How could Germany line-up at Russia 2018? Coral predicts future XI
After the news that World Cup winning coach Joachim Low has extended his Germany contract until 2018, Coral writers put their thinking caps on.
Low’s project will be boosted by the raft of Die Mannschaft starlets waiting in the wings for a chance to shine. With some of the ‘old guard’ still likely to be recruited for Russia as well, how could next generation Germany shape up for the 2018 World Cup (which they are 5/1 to win)?
Here’s what we reckon…
Goalkeeper: Manuel Neuer
Barring any Iker Casillas-esque implosions, incredibly confident ‘sweeper keeper’ Neuer should still be Germany’s number one, and will be only 32 by the time Russia rolls around. It’s hard to see promising young guns Marc-Andre ter Stegen or Timo Horn pushing past the Ballon d’Or-nominated stopper, but they should be experienced back-ups by then.
Right back: Shkodran Mustafi
Future full backs look scarce compared to other positions, and it will be a tough task for any player to replace legendary Philipp Lahm.
A centre back by trade, Mustafi made a World Cup start at right back and may be best placed to develop there ahead of other defensive prospects that have since been tested in the position, such as Antonio Rudiger.
Right centre back: Mats Hummels
Luckily, Hummels’ game does not rely on pace. The Borussia Dortmund captain is a commanding presence, set piece threat, composed passer and brilliant reader of the game.
His ability on the ball should mean Hummels plays the role of instructor to younger talents and retains a spot at the heart of defence to help Germany build from the back.
Left centre back: Matthias Ginter
Ginter may have endured a difficult start to life at Dortmund, but has much to learn from master Hummels. His mentor will need an energetic and pacy partner in Russia, and there is no reason why aggressive Ginter, who at his best is cool and confident in possession, can not develop into a powerful defender.
Left back: Erik Durm
Much can change over the next four years, but Durm seems to have cemented the left back spot. The youngster has enjoyed three of four starts in that position since Brazil and looks to have won Low’s trust.
This is good news for Die Mannschaft supporters, who were forced to see centre back Benedikt Howedes shoehorned in to that role during the World Cup. The current 27-year-old will surely not have enough pace to play there by 2018, so Low looks to be grooming a long-term replacement.
Central midfield: Christoph Kramer
Liverpool’s composed passer Emre Can certainly makes an intriguing case for inclusion, but tenacious Kramer provides more bite than his compatriot. The Bayer Leverkusen man has the talent, technique and leadership needed to see off both Can and Bender brothers Lars and Sven.
Central midfield: Leon Goretzka
Bastian Schweinstieger should at least be close to hanging up his boots by 2018, and Goretzka is at the forefront of a thrilling Die Mannschaft future. Ilkay Gundogan may be best placed to act as a creative anchor for now but, with his injury record, composed and clever Schalke conductor Goretzka should have the chance to make the position his own.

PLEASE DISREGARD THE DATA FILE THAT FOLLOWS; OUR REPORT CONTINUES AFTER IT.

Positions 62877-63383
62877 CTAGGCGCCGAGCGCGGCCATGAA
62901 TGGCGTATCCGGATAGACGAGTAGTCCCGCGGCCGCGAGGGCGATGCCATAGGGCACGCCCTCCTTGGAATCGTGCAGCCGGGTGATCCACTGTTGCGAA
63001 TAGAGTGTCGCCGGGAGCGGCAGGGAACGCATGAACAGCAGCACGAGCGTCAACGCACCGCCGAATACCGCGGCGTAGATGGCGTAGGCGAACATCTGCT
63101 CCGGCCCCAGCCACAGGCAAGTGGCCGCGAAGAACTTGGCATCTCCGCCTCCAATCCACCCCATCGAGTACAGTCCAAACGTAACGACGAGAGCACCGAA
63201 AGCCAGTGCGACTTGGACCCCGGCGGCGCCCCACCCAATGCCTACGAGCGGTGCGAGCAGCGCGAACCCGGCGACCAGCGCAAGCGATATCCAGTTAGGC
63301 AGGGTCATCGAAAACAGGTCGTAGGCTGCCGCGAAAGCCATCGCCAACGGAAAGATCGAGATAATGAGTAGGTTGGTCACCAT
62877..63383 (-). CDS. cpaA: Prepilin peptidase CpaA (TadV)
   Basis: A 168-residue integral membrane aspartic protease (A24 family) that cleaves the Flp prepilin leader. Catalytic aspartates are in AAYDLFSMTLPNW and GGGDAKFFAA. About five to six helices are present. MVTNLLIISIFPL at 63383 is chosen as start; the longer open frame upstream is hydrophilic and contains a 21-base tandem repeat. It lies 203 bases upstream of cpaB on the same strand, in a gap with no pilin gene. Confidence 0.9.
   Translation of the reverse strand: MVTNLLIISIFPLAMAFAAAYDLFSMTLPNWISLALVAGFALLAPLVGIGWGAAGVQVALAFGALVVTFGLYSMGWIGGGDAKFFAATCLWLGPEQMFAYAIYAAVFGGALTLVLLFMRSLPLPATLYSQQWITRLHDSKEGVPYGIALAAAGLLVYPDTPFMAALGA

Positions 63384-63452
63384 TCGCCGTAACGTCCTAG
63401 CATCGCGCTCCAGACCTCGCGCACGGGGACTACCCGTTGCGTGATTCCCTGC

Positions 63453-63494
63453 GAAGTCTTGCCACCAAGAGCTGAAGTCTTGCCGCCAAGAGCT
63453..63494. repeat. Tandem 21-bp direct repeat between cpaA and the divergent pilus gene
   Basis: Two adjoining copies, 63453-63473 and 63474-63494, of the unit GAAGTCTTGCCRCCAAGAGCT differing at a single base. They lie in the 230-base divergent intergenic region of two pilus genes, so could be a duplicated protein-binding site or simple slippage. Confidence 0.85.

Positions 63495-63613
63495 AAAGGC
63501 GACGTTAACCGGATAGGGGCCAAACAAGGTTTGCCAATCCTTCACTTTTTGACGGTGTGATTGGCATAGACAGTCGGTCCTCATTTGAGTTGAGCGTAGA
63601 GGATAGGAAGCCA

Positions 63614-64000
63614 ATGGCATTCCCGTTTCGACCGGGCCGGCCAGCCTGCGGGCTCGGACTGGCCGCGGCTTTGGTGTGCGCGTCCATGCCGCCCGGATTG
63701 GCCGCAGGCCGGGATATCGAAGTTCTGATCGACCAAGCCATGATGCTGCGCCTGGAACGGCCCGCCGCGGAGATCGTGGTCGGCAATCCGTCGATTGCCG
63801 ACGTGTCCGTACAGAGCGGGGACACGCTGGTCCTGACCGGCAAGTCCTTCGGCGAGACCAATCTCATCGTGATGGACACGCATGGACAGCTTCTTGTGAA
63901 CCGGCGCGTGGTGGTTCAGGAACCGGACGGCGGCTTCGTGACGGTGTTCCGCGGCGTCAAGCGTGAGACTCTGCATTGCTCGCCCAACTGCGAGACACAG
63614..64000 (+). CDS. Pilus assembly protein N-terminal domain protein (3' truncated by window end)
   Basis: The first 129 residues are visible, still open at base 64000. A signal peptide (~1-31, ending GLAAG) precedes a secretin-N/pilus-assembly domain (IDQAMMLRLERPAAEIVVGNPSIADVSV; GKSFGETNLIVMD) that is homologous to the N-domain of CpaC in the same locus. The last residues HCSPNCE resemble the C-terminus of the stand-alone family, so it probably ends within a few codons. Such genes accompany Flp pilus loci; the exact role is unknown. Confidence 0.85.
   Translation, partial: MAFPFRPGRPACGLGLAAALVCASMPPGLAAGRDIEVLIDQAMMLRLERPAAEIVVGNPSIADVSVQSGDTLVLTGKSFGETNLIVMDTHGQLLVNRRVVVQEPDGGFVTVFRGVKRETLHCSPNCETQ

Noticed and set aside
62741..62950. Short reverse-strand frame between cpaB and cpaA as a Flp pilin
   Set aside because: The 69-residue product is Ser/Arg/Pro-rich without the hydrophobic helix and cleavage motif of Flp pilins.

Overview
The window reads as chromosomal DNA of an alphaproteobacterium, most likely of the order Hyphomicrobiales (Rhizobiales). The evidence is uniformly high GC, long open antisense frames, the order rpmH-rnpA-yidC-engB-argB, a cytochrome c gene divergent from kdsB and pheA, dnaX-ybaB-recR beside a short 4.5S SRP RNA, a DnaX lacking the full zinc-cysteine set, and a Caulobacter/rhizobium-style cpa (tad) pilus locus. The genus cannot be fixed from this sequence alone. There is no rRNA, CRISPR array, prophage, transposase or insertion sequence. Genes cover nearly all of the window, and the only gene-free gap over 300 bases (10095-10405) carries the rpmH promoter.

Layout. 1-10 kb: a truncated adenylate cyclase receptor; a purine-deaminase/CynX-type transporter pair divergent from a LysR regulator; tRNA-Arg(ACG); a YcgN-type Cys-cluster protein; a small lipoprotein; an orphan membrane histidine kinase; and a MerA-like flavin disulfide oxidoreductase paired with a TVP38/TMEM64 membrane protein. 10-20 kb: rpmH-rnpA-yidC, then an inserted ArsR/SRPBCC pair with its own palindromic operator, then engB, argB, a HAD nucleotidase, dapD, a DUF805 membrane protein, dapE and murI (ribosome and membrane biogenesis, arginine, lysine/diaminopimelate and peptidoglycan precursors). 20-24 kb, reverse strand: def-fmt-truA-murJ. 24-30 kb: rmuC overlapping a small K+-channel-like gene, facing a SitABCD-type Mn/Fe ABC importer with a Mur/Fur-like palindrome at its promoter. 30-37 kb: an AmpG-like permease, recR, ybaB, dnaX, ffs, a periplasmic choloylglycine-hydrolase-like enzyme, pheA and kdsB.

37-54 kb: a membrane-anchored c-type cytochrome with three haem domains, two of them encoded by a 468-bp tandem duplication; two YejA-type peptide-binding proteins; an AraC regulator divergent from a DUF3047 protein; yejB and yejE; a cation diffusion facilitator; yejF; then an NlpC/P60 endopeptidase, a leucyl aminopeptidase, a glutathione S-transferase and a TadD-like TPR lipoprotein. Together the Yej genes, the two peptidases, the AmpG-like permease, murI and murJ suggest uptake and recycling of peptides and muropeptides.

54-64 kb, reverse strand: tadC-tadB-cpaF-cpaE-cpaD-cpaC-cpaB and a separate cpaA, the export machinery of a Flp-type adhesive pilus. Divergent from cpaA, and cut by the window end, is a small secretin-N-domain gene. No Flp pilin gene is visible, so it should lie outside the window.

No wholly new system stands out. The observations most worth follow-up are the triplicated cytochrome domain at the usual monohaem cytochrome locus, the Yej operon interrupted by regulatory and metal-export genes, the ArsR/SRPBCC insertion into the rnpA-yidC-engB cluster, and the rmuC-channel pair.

Left attacking midfield: Mario Gotze
Gotze may have already struck a World Cup winning goal, but the 22-year-old talent’s best is yet to come. By 2018 the Munich magician should have developed under patient Pep Guardiola into a consistent match winner. Blessed with a brilliant technique and able to beat players with ease, Gotze has no ceiling.
Right attacking midfied: Marco Reus
Reus missed out on Brazil due to injury and will be determined to make sure he has a place on the plane to Russia, should Germany advance to the finals.
Consistent wide threat Reus’ skillset means he should still be a threat by age 29. Goals, pace, assists and technique – the Dortmund dangerman has it all.
Central attacking midfield: Max Meyer
Majestic Meyer’s recent scintillating display against Real Madrid is just the tip of the iceberg regarding his ability.
The Schalke starlet could certainly surpass older peer Mesut Ozil for dynamism and eventually productivity. Meyer is the cream of the Gelsenkirchen club’s crop, but whether he can beat Toni Kroos to a regular spot is less certain, although he outshone his compatriot, who has made a risky career move to Real, at the Bernabeu.
Striker: Thomas Muller
Low has already maximised Muller’s terrific timing by placing the poacher up top. While not his natural role, Muller may find it difficult to grab a starting spot elsewhere in the side. So, with a dearth of promising young strikers, sharpshooter Muller should still be scoring for fun as a false nine should Germany reach Russia.
Ambitious Muller will be keen to take Miroslav Klose’s title as all-time top World Cup scorer. Currently on 10 strikes, the Bayern academy graduate is six behind but has plenty left in the tank.